Waterboarding didn’t work, committee report finds – USA TODAY
WASHINGTON — Bottom line: Torture didn’t work.
It didn’t elicit actionable intelligence from suspected terrorists, nor did it foil plots against Americans. That’s a key assessment in the Senate Intelligence Committee’s report released Tuesday on the CIA’s detention and interrogation programs.
“The committee finds, based on a review of CIA interrogation records, that the use of the CIA’s enhanced interrogation techniques was not an effective means of obtaining accurate information or gaining detainee cooperation,” the report concludes.
“Enhanced interrogation techniques,” such as beatings, solitary confinement and waterboarding — simulated drowning that induced convulsions and vomiting — failed to elicit intelligence to foil terror plots, the committee found.
Examples of the techniques’ failure involve some of the highest-profile terrorists in U.S. custody. The summary of the committee’s 6,000-page report repeatedly refutes CIA and administration statements that harsh measures saved innocent lives.
Chief among the failures, according to the report, is the case of Khalid Sheikh Mohammed, alleged plotter of the 9/11 terror attacks, who was captured in Pakistan in 2003 and interrogated by the CIA. Publicly, the CIA maintained that waterboarding was “particularly effective” in getting information from the man referred to as “KSM.” The senators’ report found that “numerous CIA personnel” believed waterboarding was ineffective on him. Interrogators waterboarded him at least 183 times, according to the report. The report refers to the technique used on KSM as evolving into a “series of near drownings.”
The medical officer at the interrogation facility that held him noted that KSM hated it “but knew he could manage.” Much of the information he provided during those interrogations, he would later recant as lies. For example, he told interrogators he sent Abu Issa al-Britani to Montana to recruit African-American Muslim converts.
Later, he acknowledged he “simply told his interrogators what he thought they wanted to hear.”
The CIA “broke KSM” with e-mails and statements from other informants, “in other words by confronting KSM with information from other sources,” according to the report.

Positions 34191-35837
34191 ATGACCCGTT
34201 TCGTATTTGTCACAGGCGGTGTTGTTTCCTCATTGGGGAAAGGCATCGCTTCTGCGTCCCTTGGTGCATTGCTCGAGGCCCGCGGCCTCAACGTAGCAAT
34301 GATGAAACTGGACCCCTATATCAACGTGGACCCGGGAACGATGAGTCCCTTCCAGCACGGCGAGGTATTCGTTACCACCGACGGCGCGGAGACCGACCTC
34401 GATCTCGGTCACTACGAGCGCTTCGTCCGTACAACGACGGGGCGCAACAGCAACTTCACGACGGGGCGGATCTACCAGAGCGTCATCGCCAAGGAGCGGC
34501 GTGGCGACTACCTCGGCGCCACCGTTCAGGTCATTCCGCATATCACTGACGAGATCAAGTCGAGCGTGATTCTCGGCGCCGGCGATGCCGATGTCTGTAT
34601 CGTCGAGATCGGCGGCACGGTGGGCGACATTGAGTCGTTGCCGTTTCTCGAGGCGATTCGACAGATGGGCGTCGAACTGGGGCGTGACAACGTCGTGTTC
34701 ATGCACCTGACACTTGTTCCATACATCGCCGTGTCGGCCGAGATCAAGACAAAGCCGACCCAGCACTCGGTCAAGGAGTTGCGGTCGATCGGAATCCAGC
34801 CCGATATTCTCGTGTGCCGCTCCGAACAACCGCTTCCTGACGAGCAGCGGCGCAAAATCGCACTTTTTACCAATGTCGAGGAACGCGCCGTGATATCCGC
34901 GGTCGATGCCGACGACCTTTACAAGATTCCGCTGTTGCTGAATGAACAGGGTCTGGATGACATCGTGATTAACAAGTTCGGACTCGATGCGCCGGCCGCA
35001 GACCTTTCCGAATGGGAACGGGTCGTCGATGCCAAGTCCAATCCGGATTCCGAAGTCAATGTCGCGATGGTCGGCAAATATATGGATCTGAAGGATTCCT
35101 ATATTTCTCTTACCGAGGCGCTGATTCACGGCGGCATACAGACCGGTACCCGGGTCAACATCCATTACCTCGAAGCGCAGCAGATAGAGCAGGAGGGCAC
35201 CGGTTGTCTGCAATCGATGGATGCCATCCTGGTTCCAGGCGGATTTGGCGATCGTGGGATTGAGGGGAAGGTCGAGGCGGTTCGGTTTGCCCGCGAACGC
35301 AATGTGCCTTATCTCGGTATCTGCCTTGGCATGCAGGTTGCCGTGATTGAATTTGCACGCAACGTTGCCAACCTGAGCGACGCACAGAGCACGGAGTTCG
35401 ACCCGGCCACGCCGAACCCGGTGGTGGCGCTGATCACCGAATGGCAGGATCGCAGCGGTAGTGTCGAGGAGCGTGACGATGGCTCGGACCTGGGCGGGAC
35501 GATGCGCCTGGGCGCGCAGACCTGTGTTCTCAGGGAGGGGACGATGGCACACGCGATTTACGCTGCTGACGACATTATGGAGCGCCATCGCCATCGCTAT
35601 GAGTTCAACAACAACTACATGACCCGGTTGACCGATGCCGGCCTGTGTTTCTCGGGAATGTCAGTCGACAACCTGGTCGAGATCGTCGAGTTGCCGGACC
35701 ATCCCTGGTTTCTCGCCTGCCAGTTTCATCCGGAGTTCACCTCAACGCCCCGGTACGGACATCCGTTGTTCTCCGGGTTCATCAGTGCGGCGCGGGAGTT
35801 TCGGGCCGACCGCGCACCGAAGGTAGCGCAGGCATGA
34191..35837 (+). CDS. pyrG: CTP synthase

Mohammed is held at a prison at the Guantanamo Naval Station in Cuba. His military trial has not begun.
Waterboarding, solitary confinement and slamming another “high-value detainee” into a concrete wall failed to produce information on al-Qaeda cells in the USA or “operational plans for terrorist attacks” against American targets.
Despite the details of the Senate report, six of the committee’s Republican members said the interrogation techniques did provide valuable information.
The report “makes no mention of the pervasive, genuine apprehension about a possible second attack on the United States that gripped the CIA in 2002 and 2003,” the Republican senators wrote, and treats the death of nearly 3,000 Americans in the Sept. 11 terrorist attacks as “incidental” to the CIA’s detainee interrogation program.
Abu Zubaydah, a senior al-Qaeda operative, like Mohammed, was captured in Pakistan.
Zubaydah provided more intelligence during his first two months of questioning by FBI interrogators in 2002 than during the next two months, “which included non-stop use of the CIA’s enhanced interrogation techniques 24 hours a day for 17 days,” the report said.
Waterboarding rendered Zubaydah “completely unresponsive, with bubbles rising through his open, full mouth,” the report says.
Zubaydah is held at Guantanamo but has not been charged.
“People being tortured will tell interrogators what they want to hear, which is often far different than the truth,” Washington Rep. Adam Smith, the top Democrat on House Armed Services Committee, said in a statement.
In the Senate, Lindsey Graham, R-S-C., said the interrogation methods worked against U.S. interests.
“As a military lawyer for more than 30 years, I believe we can and must fight this war within our values,” said Graham, a member of the Armed Services Committee. “I supported the investigation of the CIA as the problems of interrogation policies were obvious to me. I do not condone torture and continue to believe abusive detention and interrogation techniques used in the past were counterproductive. I’m very happy the techniques in question are no longer utilized.”
Follow @tvandenbrook on Twitter.